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Tribal Sub Plan

Tribal Sub Plan

Schedule Tribes

  • The tribal population in India, though a numerically small minority, represents an enormous diversity of groups.
  • While tribes have a distinct culture and history, they also share commonalities with other marginalised sections of Indian society, such as the lack of adequate political representation, economic deprivation and cultural discrimination.
  • They vary among themselves in respect of language and linguistic traits, ecological settings in which they live, physical features, size of the population, the extent of acculturation, dominant modes of making a livelihood, level of development and social stratification.
  • However, tribal society must be appreciated and it must be recognised that non-tribal people have much to learn from the richness of tribal cultures and systems of knowledge.
  • The category of ‘tribe’ entails a social and cultural dimension but the Scheduled Tribe category has politico-administrative implications.
  • About 12 per cent inhabit the North-eastern region, about five per cent in the Southern region and about three per cent in the Northern States.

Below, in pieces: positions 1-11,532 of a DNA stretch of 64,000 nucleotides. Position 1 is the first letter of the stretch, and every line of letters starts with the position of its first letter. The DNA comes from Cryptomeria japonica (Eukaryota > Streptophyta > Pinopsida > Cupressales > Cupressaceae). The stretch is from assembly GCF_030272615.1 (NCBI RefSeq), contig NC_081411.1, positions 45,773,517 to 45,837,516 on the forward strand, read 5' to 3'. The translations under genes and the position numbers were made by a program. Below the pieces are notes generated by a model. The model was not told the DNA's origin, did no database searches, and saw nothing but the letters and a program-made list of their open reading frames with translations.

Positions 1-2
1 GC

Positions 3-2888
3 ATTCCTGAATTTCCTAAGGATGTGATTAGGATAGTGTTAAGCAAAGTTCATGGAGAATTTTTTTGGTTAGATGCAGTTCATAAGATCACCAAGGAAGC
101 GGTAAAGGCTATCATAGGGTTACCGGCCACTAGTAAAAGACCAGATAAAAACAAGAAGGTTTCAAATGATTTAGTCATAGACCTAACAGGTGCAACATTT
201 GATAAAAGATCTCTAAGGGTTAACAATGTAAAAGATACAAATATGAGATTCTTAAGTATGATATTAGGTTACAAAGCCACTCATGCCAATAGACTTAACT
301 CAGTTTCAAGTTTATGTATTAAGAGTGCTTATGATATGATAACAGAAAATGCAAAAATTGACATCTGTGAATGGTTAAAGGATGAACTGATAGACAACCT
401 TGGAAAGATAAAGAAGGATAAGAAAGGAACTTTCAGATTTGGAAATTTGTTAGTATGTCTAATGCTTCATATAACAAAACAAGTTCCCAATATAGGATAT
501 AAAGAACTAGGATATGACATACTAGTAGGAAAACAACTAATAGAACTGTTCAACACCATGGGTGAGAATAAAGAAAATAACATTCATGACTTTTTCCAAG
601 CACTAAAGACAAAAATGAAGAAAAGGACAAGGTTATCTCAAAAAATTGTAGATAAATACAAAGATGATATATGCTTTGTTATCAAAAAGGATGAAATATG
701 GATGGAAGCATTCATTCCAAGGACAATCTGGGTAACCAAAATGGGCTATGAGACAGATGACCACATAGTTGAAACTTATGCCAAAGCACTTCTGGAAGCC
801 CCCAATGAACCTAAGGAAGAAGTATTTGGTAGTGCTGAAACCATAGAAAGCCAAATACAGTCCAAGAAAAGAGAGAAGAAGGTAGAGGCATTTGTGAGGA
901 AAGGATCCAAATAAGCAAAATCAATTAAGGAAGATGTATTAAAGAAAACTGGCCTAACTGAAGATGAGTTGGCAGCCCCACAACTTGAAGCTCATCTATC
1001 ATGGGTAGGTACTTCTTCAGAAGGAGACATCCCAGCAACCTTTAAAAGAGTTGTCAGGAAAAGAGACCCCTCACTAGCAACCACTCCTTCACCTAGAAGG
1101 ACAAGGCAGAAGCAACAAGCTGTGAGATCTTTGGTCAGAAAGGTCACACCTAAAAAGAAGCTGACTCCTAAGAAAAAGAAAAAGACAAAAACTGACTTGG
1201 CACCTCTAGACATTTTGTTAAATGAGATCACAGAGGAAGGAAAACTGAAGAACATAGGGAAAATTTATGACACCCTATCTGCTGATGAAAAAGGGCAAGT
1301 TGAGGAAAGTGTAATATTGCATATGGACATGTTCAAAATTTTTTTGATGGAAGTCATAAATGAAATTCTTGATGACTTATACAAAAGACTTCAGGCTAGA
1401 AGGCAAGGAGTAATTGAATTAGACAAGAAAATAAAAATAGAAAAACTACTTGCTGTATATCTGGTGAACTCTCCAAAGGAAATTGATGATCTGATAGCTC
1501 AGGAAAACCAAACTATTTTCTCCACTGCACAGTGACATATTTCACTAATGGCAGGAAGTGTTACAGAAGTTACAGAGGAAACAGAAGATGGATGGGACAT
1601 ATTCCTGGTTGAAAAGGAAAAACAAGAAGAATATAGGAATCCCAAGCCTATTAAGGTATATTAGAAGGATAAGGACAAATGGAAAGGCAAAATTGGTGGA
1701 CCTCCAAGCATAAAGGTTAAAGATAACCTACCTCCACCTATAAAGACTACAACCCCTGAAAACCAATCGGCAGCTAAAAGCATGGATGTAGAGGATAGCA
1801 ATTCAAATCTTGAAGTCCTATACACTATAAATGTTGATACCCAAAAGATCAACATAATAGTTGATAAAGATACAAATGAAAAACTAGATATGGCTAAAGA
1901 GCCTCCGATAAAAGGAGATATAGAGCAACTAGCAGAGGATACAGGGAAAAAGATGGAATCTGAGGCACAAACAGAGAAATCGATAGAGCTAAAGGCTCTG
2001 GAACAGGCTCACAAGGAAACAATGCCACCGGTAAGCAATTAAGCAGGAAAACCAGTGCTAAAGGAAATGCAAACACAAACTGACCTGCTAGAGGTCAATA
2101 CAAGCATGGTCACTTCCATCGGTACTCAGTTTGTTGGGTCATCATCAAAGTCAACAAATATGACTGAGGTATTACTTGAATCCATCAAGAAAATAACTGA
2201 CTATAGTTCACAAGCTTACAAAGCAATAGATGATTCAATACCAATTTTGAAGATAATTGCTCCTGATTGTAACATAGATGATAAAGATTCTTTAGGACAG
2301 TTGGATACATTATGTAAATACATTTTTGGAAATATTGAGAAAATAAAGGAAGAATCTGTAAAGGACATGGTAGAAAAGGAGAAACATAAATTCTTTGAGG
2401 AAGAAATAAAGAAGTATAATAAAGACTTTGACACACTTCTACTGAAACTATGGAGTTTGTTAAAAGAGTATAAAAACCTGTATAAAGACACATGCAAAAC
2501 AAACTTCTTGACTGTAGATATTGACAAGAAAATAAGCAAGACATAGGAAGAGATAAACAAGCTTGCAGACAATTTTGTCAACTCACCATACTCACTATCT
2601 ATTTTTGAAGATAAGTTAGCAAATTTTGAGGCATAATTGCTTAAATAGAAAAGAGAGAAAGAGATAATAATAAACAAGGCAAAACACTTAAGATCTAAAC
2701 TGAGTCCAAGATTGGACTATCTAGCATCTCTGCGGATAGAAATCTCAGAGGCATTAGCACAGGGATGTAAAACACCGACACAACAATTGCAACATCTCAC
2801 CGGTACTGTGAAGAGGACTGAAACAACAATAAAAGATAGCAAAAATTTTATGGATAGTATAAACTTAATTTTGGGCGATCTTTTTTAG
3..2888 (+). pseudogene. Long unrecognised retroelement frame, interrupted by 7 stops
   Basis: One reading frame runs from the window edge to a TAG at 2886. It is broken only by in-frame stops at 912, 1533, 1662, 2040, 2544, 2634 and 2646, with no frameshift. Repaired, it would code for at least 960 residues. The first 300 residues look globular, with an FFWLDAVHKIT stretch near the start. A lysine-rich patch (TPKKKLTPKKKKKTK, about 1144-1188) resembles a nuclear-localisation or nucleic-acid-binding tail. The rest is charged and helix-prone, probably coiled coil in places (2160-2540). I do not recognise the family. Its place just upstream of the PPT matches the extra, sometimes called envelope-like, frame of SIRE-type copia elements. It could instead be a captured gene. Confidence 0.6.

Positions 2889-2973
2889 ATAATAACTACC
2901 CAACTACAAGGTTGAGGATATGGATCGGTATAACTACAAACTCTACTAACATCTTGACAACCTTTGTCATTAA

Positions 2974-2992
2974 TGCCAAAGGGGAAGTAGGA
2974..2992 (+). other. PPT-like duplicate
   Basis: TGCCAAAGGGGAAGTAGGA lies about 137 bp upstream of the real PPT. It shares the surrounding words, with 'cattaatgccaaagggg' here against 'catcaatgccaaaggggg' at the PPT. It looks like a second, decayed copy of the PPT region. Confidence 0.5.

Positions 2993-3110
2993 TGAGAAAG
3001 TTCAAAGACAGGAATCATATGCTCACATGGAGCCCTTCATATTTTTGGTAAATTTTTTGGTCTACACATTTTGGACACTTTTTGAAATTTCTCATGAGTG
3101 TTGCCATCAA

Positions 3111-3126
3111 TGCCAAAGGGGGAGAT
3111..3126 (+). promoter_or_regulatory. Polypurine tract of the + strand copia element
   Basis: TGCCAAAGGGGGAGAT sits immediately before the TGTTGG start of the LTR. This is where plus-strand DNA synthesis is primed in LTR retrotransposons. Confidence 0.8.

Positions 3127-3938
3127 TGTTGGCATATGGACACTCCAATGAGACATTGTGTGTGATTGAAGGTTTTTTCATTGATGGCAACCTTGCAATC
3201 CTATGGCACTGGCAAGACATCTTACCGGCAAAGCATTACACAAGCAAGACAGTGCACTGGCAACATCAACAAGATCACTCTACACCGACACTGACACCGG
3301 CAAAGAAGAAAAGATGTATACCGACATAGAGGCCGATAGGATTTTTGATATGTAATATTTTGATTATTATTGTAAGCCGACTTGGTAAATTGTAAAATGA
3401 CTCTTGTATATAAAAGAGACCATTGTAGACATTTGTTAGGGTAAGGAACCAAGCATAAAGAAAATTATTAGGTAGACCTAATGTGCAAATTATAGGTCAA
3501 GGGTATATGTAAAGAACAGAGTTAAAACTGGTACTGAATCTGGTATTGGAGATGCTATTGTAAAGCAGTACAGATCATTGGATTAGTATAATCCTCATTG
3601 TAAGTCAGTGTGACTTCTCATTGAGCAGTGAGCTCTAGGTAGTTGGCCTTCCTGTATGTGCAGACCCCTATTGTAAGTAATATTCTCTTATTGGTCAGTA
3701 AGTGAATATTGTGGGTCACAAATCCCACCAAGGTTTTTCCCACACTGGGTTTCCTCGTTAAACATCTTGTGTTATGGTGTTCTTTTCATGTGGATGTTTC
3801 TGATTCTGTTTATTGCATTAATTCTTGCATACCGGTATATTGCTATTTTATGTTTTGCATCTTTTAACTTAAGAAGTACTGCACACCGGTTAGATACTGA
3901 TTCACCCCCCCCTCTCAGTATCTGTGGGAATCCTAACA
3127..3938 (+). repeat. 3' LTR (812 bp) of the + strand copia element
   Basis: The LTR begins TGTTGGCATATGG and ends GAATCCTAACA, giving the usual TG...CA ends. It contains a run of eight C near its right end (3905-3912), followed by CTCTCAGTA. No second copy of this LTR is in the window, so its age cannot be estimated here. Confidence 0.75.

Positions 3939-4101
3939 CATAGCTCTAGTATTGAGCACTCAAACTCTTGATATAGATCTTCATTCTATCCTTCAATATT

• A majority of the Scheduled Tribe population is concentrated in the eastern, central and western belt covering the nine States of Odisha, Madhya Pradesh, Chhattisgarh, Jharkhand, Maharashtra, Gujarat, Rajasthan, Andhra Pradesh and West Bengal.

What is Tribal Sub Plan?

  • It is a plan or strategy which was introduced by the government  to ensure the socio-economic development of the Tribal people of India.
  • It is a part of the annual plan of a state or UT ( Union Territory).
  • The funds that are given under Tribal Sub Plan are in proportion with the Scheduled Tribe (ST) population in the region.

Aim 

  • The Tribal Sub-Plan (TSP) aims to bridge the gap between the Schedule Tribes (STs) and the general population with respect to all socio-economic development indicators in a time-bound manner

Objectives 

  • To eradicate the exploitation and develop the remote areas.
  • To reduce poverty and unemployment of the Tribal.
  • To provide physical and financial security against any kind of oppression and  exploitation
  • To improve the life there by providing adequate health and educational services.

Key features

  • The Tribal Sub Plan was proposed on the basis that no development is possible without the elimination of exploitation in any field.
  • TSP is not applicable to states where tribals represent more than 60% of the population.
  • There are 30 Central Ministries / Departments, and 23 States and 4 UT, having specific fund allocation obligation for Tribal Sub Plan (TSP).
  • State Governments are supposed to earmark TSP funds in proportion to ST population (Census 2011) in the State with respect to total State Plan.
  • Tribal Sub Plan funds are to be non-divertible and non-lapsable.
  • Central Ministries and Departments are obligated for earmarking of TSP funds as per percentage prescribed by Ministry of Finance.
  • Monitoring of TSP: Ministry of Tribal Affairs(MoTA) has been mandated for monitoring of Central TSP as per the framework and mechanism designed by NITI Aayog

Public Accounts Committee Report On TSP

  • The Public Accounts Committee (Chair: Mr. Mallikarjun Kharge) submitted its report on ‘Tribal Sub-Plan’ on December 18, 2017.